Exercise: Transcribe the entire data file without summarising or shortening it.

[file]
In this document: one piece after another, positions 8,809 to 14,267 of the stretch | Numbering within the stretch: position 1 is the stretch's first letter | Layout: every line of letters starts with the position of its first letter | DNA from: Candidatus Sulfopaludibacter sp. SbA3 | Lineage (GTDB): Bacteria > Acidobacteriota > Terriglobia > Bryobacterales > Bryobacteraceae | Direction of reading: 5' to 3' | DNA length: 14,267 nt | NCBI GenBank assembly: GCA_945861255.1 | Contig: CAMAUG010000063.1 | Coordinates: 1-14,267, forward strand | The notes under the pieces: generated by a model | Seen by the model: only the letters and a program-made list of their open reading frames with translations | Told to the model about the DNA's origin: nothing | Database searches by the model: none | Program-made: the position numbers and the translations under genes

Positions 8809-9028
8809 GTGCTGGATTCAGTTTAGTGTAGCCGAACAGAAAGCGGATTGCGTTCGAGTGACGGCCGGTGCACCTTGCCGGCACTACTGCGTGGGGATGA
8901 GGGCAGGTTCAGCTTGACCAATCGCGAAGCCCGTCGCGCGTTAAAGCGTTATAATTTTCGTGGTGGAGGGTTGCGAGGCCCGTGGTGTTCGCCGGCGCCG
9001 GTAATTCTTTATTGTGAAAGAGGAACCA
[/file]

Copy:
In this document: one piece after another, positions 8,809 to 14,267 of the stretch | Numbering within the stretch: position 1 is the stretch's first letter | Layout: every line of letters starts with the position of its first letter | DNA from: Candidatus Sulfopaludibacter sp. SbA3 | Lineage (GTDB): Bacteria > Acidobacteriota > Terriglobia > Bryobacterales > Bryobacteraceae | Direction of reading: 5' to 3' | DNA length: 14,267 nt | NCBI GenBank assembly: GCA_945861255.1 | Contig: CAMAUG010000063.1 | Coordinates: 1-14,267, forward strand | The notes under the pieces: generated by a model | Seen by the model: only the letters and a program-made list of their open reading frames with translations | Told to the model about the DNA's origin: nothing | Database searches by the model: none | Program-made: the position numbers and the translations under genes

Positions 8809-9028
8809 GTGCTGGATTCAGTTTAGTGTAGCCGAACAGAAAGCGGATTGCGTTCGAGTGACGGCCGGTGCACCTTGCCGGCACTACTGCGTGGGGATGA
8901 GGGCAGGTTCAGCTTGACCAATCGCGAAGCCCGTCGCGCGTTAAAGCGTTATAATTTTCGTGGTGGAGGGTTGCGAGGCCCGTGGTGTTCGCCGGCGCCG
9001 GTAATTCTTTATTGTGAAAGAGGAACCA